PhD in Jazz Studies
The PhD Concentration in Jazz Studies at the University of Pittsburgh produces jazz scholars and academic leaders through rigorous training in jazz research, composition, and performance. The curriculum is both demanding and yet flexible enough to accommodate individual skills and interests, and prepares degree recipients to enter the academic marketplace with the best available preparation for researching, publishing, teaching, and leading programs in Jazz Studies. Jazz Studies combines elements of ethnomusicology, musicology, performance, composition, and theory of various styles of jazz music.
Under the leadership of internationally acclaimed pianist, composer, and educator Geri Allen, the University of Pittsburgh is recognized as one of the premier Jazz programs in the country. Each year Pitt hosts the annual Jazz Seminar and Concert, which showcases the world's foremost jazz performers in a week-long series of free educational seminars culminating in an all-star concert. Davis retired from Pitt in 2013.
Pitt is also home to the University of Pittsburgh-Sonny Rollins International Jazz Archives, which houses important original manuscripts, recordings and related memorabilia. The Jazz Archives also include The International Academy of Jazz Hall of Fame, which each year inducts a new Jazz great into the Academy.
The William R. Robinson Recording Studio is the latest addition to the Pitt Jazz family. This state-of-the-art multi-track digital recording facility is both studio and classroom, offering students hands on experience in the latest recording techniques and technology.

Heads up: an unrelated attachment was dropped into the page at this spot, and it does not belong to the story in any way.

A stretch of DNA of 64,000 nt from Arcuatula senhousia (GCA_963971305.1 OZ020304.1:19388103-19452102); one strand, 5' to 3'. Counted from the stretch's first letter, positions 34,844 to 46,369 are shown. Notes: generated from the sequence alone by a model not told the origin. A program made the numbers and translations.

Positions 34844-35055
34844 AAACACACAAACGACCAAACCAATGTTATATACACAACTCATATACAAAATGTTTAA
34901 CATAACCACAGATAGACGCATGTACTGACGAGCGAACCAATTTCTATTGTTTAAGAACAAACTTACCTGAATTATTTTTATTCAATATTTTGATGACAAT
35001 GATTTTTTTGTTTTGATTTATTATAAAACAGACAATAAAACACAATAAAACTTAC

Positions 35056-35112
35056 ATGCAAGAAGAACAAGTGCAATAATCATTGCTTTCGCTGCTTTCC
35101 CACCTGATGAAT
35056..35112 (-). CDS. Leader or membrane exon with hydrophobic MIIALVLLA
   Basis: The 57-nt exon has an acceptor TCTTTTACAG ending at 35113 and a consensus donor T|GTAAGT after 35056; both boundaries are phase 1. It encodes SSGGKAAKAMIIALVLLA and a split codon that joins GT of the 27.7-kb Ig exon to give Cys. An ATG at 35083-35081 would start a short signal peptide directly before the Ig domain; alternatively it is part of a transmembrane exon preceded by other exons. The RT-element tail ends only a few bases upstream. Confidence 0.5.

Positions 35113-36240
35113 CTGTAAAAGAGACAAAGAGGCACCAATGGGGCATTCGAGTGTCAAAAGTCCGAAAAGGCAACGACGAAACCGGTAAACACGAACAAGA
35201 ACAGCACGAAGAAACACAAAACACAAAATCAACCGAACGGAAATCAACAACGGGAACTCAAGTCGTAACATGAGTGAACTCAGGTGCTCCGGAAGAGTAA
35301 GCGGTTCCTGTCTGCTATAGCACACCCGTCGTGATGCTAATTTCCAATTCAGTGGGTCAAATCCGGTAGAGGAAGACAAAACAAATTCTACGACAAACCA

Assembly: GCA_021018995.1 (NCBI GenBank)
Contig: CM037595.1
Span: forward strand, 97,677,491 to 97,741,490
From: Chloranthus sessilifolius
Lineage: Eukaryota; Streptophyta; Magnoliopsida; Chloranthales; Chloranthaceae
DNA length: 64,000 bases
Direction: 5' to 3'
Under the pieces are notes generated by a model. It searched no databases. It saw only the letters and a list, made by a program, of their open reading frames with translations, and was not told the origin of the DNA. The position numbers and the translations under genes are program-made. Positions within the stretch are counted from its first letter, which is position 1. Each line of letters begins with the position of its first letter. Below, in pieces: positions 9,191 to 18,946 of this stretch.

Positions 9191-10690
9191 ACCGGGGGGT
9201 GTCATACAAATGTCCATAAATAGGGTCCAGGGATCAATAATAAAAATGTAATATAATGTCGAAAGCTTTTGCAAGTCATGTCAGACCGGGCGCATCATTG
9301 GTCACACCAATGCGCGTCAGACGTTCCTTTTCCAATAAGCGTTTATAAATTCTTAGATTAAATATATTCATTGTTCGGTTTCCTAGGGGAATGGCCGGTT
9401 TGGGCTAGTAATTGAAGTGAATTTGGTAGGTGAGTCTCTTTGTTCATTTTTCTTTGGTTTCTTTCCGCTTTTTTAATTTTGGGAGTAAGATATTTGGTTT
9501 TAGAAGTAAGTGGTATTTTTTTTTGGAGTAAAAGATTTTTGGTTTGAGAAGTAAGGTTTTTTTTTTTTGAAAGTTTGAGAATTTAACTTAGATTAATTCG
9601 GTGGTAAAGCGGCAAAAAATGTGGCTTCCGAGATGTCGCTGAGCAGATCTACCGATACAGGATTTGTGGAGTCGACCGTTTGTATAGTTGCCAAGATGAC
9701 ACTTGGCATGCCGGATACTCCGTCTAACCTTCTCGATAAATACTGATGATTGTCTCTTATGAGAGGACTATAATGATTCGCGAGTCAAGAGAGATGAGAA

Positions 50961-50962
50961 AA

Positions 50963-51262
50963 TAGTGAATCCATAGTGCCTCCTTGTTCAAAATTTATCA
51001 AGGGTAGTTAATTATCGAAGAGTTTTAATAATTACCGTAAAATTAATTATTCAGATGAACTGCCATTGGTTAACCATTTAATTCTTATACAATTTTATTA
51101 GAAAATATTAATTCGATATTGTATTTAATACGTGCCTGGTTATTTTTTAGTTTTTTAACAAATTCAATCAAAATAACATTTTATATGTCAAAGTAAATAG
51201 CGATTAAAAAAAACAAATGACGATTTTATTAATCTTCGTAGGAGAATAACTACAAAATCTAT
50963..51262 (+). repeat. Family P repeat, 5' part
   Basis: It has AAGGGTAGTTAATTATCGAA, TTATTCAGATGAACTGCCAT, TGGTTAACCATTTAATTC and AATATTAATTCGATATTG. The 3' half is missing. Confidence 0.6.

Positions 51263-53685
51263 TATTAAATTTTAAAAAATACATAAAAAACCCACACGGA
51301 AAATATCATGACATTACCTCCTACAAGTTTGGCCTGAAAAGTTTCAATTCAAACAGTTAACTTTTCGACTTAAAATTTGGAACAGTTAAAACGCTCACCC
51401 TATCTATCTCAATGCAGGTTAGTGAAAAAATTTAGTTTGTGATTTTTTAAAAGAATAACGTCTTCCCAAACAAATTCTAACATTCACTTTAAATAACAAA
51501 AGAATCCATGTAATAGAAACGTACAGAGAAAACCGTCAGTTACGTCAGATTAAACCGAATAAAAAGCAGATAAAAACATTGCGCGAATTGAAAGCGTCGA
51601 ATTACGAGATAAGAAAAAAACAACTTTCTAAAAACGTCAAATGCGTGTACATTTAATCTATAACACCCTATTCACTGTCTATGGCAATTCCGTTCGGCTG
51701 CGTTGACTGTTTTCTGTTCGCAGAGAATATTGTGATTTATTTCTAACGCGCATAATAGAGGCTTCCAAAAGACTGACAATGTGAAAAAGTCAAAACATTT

Geri Allen is a pianist/composer/educator, Guggenheim Fellow, and Director of Jazz Studies at the University of Pittsburgh. She received the very first Lady of Soul Award for jazz, and was also the first woman, and youngest person to receive the Danish "Jazz Par Prize." Her work is featured in The Lisa Gay Hamilton Peabody Award winning film, Beah: A Black Woman Speaks, and on Andy Bey's Grammy nominated American Song.
Allen received an NAACP Image Award nomination in 2011 and also performed in A Theatrical & Musical Celebration Honoring Dr. Martin Luther King Jr., MLK: A Monumental Life, for the statue unveiling in Washington, D.C. She also serves as musical director for the Mary Lou Williams Collective.
Michael C. Heller is an ethnomusicologist and Assistant Professor of Music at the University of Pittsburgh. His research focuses on the post-60s jazz avant garde, musician-organized collectives, sound studies, and archival theory. In 2016, his first monograph Loft Jazz: Improvising New York in the 1970s (University of California Press) received the H. Earle Johnson Publication Subvention from the Society for American Music. The study examines issues of musician agency and organizing strategies amid a period of disruptive urban post-war restructuring in New York City. An experienced archivist, Dr. Heller has also worked in and/or processed numerous archival collections including the Erroll Garner Collection at Pitt, the Ruben Blades and Stephen “Lucky” Mosko Collections at Harvard, and the privately owned Juma Sultan Archive.
Aaron J. Johnson is a historical musicologist and Assistant Professor of Music and the University of Pittsburgh. He is an accomplished jazz musician who has performed and recorded on the trombone, bass trombone, tuba, and bass clarinet with such outstanding musicians as Reggie Workman, Charles Tolliver, Steve Turre, Frank Foster, Oliver Lake, Howard Johnson, Muhal Richard Abrams, Jimmy Heath, Wallace Roney, and Wynton Marsalis, as well as Aretha Franklin, Gladys Knight, and Jay-Z. Dr. Johnson's research interests include music and communications media, the structure of the music business, music and technology, film music, funk, and music information retrieval (MIR). He is in the process of writing a book on jazz and radio in the United States.